There are three things, I believe one has to and we have to personally (individually) and communally reckon with in our practice of peace in these deeply divided times:
1. We have to know who we are
2. We have to be prepared to strip away some things
3. We have to be prepared to take some other things on
1. You/we have to know who you/we are – your/our spiritual and social makeup. What motivates and calls you/us. What you/we know to be true about yourself/ourselves?
When Isaiah was moved to take on the call, he confessed to God saying, “I am a man of unclean lips and I come from profane people.” This meant that he and his people were those who had seen and said just about every-thing. Yet because he was from those who had seen virtually everything it didn’t diminish his capacity to recognize the real deal, the holy, when he saw it, so he responded the he was willing to not only go, but to go for the long haul.
I know who I am, at least in part. I am a tall, black, middle-aged woman raised in the desert city of Phoenix, Arizona and now a New Yorker… I’ve seen a lot… I have often sized people up based on my assumptions and experiences of certain types of folks… More than that though, I am a disciple of Christ, and a minister of the Gospel of Peace, which motivates me and often transforms my assumptions and previous experiences. I am an American Baptist by intention. I won’t apologize for my faith tradition, even when other Baptists or Christians embarrass and shame me sometimes. I have been given a heritage of wonder from my parents and church, who aren’t perfect but did the best they could given the messages they’d been given. I was taught to reach high and wide for my own place in the world, and to help push the world to live into its best self.
I do know what helps push me into my better self when I feel myself slipping into grief. I pray and cry and read the bible and other sacred writings. I tell stories of the faith – from the bible and from our historic, and cultural traditions. I sing songs to lift my heart and spirit in order to remember what I know is true. I notice when there is no song my heart and ask God to show me how to sing a song in strange land? And then when I find the strength, I will pick up my lyre that I laid on the willows, pluck a few notes, clear my throat, and open a hymnal when needed to remember the songs tucked away in the heart. Then I sing with my crackly voice until I remember who I am.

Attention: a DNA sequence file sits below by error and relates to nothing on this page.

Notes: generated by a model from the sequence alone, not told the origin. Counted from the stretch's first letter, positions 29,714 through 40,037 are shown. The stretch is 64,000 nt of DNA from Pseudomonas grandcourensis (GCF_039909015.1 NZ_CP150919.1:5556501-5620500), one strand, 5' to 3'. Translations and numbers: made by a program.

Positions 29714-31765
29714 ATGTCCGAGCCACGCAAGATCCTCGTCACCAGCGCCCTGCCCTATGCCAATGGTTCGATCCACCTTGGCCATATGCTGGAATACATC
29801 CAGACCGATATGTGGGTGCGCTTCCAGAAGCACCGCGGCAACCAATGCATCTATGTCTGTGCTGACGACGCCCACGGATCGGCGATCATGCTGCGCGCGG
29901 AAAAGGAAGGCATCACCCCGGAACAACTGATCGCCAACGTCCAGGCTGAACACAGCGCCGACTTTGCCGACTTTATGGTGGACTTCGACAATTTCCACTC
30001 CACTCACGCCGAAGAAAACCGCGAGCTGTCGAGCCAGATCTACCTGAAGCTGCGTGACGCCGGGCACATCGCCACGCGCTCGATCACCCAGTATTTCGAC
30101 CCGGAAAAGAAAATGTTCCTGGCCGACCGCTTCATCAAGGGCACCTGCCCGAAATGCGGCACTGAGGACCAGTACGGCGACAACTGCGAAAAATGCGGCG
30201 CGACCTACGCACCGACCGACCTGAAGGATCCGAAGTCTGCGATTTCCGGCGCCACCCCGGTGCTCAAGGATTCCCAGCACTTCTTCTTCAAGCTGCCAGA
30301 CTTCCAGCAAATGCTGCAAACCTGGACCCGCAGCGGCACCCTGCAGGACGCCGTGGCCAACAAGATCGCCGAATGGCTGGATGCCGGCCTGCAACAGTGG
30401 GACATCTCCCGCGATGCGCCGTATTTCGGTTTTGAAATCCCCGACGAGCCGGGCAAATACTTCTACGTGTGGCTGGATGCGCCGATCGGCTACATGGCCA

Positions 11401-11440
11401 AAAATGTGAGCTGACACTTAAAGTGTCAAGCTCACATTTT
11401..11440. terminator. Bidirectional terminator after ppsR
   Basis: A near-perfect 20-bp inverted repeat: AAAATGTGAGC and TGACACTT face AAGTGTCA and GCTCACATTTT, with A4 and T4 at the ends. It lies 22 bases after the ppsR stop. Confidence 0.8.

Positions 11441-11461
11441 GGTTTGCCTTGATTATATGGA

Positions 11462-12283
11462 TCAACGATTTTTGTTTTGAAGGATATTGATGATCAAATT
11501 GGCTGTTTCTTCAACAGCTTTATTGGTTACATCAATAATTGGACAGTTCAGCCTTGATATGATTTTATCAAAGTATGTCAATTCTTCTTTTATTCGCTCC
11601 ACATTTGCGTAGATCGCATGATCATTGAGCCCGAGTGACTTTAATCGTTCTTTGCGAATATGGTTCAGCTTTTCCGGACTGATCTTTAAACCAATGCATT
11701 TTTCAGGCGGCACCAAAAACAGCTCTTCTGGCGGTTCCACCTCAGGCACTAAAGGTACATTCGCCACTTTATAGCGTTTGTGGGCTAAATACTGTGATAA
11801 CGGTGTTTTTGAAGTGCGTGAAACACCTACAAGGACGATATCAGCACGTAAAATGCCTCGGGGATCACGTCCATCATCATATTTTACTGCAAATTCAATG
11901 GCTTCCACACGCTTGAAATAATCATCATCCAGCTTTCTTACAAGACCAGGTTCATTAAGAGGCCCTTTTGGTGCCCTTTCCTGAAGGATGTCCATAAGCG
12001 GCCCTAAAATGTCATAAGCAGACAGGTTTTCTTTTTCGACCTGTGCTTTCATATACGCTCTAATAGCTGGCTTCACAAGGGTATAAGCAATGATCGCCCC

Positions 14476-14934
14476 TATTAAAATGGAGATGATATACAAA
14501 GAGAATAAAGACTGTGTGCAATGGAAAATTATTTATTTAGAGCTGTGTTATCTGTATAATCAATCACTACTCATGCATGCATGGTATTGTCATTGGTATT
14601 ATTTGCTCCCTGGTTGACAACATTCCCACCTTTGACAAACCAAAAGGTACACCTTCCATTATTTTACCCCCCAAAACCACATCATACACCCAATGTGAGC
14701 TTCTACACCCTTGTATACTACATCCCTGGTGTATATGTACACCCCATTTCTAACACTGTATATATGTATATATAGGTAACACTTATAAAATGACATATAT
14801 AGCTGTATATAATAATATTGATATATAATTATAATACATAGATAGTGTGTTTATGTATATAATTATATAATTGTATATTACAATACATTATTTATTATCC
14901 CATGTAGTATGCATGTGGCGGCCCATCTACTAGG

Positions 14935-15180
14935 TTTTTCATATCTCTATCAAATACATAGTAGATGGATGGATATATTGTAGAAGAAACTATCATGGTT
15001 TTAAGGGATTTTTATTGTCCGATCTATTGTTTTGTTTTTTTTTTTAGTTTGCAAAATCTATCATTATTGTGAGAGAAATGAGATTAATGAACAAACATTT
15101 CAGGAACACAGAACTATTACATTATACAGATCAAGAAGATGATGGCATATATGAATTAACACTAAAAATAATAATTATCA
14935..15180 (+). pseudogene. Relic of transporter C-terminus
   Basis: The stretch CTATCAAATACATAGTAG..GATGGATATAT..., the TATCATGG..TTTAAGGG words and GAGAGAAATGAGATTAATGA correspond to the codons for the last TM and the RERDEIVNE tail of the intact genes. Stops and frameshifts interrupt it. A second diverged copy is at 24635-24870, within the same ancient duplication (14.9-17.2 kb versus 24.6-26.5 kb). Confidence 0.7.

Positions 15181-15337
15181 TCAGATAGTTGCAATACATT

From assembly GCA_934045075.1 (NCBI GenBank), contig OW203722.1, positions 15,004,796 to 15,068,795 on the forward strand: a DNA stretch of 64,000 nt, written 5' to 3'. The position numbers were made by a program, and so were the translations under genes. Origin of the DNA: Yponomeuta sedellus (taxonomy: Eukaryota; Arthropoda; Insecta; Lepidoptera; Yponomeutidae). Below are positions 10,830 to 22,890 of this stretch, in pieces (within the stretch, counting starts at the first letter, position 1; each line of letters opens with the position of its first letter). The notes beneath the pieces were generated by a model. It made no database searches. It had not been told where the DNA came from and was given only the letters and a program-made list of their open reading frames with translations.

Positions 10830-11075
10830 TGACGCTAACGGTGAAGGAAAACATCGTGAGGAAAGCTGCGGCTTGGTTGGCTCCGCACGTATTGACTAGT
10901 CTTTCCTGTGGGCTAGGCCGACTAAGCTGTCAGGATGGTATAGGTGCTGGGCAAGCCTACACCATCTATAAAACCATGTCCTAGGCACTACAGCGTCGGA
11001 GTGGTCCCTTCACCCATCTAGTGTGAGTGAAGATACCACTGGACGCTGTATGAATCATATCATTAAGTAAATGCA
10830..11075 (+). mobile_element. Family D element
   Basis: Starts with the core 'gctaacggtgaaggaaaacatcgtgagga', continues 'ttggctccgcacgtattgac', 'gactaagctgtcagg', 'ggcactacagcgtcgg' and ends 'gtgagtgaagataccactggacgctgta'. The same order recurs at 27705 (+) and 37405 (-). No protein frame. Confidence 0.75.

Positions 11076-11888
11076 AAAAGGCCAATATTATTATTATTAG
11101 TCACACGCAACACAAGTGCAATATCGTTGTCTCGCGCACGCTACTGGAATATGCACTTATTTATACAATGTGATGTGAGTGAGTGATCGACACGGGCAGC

When peace like a river attendeth my way,
when sorrows like sea billows roll;
whatever my lot, thou hast taught me to say,
"It is well, it is well with my soul."
If someone says why you are singing, it is not well, I say I am singing until I believe it’s true. I am singing because as Brother Roger of the Taize community said, when you sing you are praying twice. I say, I’m practicing peace by singing until it comes.
You have to know yourself: when you are depleted, and how to get yourself refilled.
2. Know you have to be willing to give up some things, to strip away the unhelpful or the protective coverings. What are you/we are willing to give up and to strip away?
What are we being asked to strip away? Isaiah’s obedience to God’s command to strip off his clothes and remove his shoes speaks to his courage as well as his faith. When Isaiah stood naked, he was not starting a prophetic tradition, but he was following in the footsteps of other prophets. Jeremiah did it. Ezekiel did it. Amos did it. Hosea did it. The people might have thought, there goes another naked prophet. What did he expose in stripping? That he was circumcised. That he was not a eunuch? Was he exposing that he was willing to do what it took?
Sometimes what we have done in the past isn’t enough in extraordinary times. When a plethora of words to the forces that be aren’t enough. When a thousand or thousands of tongues aren’t enough to proclaim and prophesy. When people and institutions turn a deaf ear. Then you/we have to be willing to reveal yourself /ourselves and strip away what is usually hidden to others.